Stay Active During Winter

Stay Active During Winter

Don’t put a freeze on family fun this winter. Your kids need physical activity to stay healthy. The U.S. Department of Health and Human Services   says young people ages six to 17 need 60 minutes of activity daily.

It’s true: An hour can seem like a lot of time for today’s busy kids. Dark evenings and cold winter temps may also discourage kids from being active. Still, the benefits make overcoming these challenges well worth it.

Physical activity helps kids develop healthy muscles and bones. It also reduces their risk for developing serious diseases like diabetes and heart disease. Active kids have lower blood pressure and healthier cholesterol levels, too.

Research shows some other interesting side effects. Fitter kids tend to have higher grade point averages, better classroom behavior and improved thinking skills.

Parents play a key role in helping kids stay active. Kids are more likely to be active if they have the support of their families. Try these strategies to keep your kids moving this winter.

Be Active as a Family

Make moving more a goal for your entire family. Here are some fun ideas you can all do together.

  • Schedule an active family fun day over the weekend.
  • Have a pickup football game in the back yard. 
  • Walk around your neighborhood after dinner to check out the holiday decorations.
  • Start a family competition. See who can be the first person in your family to meet a certain physical activity goal, such as exercising five days in a week.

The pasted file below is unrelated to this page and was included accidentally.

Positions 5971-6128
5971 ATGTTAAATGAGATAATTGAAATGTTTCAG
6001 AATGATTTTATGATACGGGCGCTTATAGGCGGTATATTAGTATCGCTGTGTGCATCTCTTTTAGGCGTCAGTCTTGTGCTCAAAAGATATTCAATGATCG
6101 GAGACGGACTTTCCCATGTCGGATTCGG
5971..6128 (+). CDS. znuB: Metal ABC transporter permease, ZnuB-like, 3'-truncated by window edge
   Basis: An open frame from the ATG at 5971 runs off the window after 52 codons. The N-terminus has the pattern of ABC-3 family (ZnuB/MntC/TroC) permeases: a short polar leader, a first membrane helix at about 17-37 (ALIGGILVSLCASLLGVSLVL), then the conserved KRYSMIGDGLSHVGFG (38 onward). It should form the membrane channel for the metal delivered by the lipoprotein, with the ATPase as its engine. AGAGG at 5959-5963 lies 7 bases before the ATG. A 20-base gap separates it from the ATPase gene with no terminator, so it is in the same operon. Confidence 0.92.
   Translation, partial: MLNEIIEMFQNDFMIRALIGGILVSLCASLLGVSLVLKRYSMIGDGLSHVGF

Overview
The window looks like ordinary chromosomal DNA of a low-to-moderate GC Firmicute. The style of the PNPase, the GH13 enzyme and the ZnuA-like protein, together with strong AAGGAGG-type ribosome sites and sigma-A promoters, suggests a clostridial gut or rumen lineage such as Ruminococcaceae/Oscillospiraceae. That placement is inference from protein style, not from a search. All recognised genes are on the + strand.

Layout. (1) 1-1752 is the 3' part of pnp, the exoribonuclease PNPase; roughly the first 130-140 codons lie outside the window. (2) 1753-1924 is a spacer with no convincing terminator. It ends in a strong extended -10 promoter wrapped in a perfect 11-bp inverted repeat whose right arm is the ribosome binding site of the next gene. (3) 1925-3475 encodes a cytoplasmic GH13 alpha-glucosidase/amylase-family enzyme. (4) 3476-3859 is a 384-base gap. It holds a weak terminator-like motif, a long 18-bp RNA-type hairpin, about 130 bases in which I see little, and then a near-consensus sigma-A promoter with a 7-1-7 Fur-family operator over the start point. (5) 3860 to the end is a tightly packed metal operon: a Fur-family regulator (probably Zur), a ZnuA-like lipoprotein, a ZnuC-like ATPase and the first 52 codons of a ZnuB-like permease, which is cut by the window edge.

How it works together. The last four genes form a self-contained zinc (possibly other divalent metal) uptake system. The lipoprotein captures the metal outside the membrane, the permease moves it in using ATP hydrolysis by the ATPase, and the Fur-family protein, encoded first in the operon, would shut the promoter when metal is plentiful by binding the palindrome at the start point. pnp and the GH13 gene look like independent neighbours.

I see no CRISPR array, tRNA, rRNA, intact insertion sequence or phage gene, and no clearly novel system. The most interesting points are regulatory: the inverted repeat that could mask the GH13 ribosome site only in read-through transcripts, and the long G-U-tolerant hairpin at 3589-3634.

• Sign up for a charity walk or run as a family. Train together for the event. 
  • Go ice skating at an indoor rink together.
Make Activity Fun

Your kids are more likely to be physically active if it involves something they enjoy. Talk with them to see if they’d be interested in any of these options. 

  • Join a sports team. If your child doesn’t like team sports, suggest individual sports that your child can do indoors, like swimming at an indoor pool.
  • Enroll in a series of classes to learn a new skill. Gymnastics, swimming, figure skating or martial arts lessons are some indoor options. Older kids may want to take skiing or snowboarding lessons.
Build Activity into the Day

If your children don’t have a 60-minute block of time for exercise each day, don’t worry. They don’t have to do it all at once. Try these ideas to sneak smaller bits of physical activity into your kids’ days.

  • If you live close enough, walk your kids to school two to three times each week instead of driving. Consider allowing older children to walk to school with friends.
  • Assign your children active chores, such as sweeping or raking leaves.
  • When running errands with your kids, take the stairs instead of the elevator. Encourage them to do the same thing when they’re on their own.

You don’t need to let busy school days and cold weather keep your family from being active. With a little creativity, you’ll find plenty of ways to stay fit this season.

Sources: CDC Healthy Schools: Physical Activity Facts,   Centers for Disease Control and Prevention, 2020; High Cholesterol in Teens,   MedlinePlus, National Institutes of Health, 2019; High Blood Pressure in Children,   Mayo Clinic, 2018; How Physical Activity Affects School Performance,   Literacy Planet, 2017

Originally published 1/25/2016; Revised 2021